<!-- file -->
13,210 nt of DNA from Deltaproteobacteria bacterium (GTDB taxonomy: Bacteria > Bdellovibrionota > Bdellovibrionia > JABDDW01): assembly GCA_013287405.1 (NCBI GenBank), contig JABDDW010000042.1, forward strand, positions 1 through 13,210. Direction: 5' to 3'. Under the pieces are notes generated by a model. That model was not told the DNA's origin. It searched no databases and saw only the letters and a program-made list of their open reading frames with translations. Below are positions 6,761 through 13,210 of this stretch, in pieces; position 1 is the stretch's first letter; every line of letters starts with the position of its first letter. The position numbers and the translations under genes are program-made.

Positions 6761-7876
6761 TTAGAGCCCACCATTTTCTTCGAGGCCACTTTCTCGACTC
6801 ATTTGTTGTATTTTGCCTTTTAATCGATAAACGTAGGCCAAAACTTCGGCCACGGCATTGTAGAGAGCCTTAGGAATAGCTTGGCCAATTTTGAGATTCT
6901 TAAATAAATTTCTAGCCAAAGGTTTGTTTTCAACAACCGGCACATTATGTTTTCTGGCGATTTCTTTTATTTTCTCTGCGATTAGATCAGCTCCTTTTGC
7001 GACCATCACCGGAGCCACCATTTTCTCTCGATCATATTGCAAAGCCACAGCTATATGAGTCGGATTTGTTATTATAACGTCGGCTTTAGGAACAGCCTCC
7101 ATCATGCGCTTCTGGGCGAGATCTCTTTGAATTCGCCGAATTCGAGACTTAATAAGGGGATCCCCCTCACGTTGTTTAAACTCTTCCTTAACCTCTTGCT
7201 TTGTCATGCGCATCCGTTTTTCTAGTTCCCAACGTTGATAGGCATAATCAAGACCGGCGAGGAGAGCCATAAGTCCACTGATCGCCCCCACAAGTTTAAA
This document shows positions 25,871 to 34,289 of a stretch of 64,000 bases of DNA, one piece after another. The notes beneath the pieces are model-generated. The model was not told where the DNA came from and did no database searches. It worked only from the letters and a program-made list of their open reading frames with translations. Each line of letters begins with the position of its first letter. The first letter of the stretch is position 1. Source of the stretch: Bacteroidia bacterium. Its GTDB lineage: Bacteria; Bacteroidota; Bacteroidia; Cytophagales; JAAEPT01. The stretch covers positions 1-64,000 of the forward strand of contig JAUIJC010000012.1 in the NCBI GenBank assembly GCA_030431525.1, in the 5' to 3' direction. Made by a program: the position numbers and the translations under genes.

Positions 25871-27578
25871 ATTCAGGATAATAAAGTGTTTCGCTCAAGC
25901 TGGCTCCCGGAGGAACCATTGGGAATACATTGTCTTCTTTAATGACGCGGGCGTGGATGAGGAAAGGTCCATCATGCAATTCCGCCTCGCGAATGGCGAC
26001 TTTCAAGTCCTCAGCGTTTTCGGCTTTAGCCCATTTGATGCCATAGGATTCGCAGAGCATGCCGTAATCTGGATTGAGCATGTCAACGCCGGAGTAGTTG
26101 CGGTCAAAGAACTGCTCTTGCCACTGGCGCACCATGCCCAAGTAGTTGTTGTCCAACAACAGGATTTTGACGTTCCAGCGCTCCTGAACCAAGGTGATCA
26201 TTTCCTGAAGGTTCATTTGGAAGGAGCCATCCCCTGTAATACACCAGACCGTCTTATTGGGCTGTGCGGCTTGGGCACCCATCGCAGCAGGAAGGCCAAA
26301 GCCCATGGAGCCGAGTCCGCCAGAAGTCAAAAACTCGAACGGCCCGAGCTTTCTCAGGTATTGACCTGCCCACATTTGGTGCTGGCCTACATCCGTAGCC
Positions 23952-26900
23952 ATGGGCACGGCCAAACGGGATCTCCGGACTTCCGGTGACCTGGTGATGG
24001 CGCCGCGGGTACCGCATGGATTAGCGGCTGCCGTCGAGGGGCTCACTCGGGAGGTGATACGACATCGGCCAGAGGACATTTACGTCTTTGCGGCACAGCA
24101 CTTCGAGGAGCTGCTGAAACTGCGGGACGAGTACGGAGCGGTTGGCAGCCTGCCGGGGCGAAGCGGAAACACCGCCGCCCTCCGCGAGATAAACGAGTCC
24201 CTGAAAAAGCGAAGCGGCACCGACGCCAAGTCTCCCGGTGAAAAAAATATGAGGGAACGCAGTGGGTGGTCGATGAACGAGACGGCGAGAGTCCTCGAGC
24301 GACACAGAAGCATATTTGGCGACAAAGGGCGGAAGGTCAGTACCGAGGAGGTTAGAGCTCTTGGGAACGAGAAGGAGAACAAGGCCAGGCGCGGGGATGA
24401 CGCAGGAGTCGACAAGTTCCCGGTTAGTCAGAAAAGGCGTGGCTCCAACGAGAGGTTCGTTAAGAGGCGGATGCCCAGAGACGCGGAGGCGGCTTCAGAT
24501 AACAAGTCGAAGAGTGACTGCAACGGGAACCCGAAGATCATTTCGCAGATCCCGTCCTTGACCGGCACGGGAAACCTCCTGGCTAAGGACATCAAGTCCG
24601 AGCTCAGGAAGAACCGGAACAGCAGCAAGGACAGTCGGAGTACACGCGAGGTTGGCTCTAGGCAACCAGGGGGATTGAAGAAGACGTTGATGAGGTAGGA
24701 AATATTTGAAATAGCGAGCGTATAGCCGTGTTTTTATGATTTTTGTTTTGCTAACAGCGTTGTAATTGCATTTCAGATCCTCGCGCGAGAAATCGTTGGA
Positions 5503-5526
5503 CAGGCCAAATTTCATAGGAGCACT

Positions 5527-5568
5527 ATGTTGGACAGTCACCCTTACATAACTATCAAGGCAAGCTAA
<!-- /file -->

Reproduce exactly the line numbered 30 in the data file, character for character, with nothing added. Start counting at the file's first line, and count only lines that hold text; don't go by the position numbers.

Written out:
5527 ATGTTGGACAGTCACCCTTACATAACTATCAAGGCAAGCTAA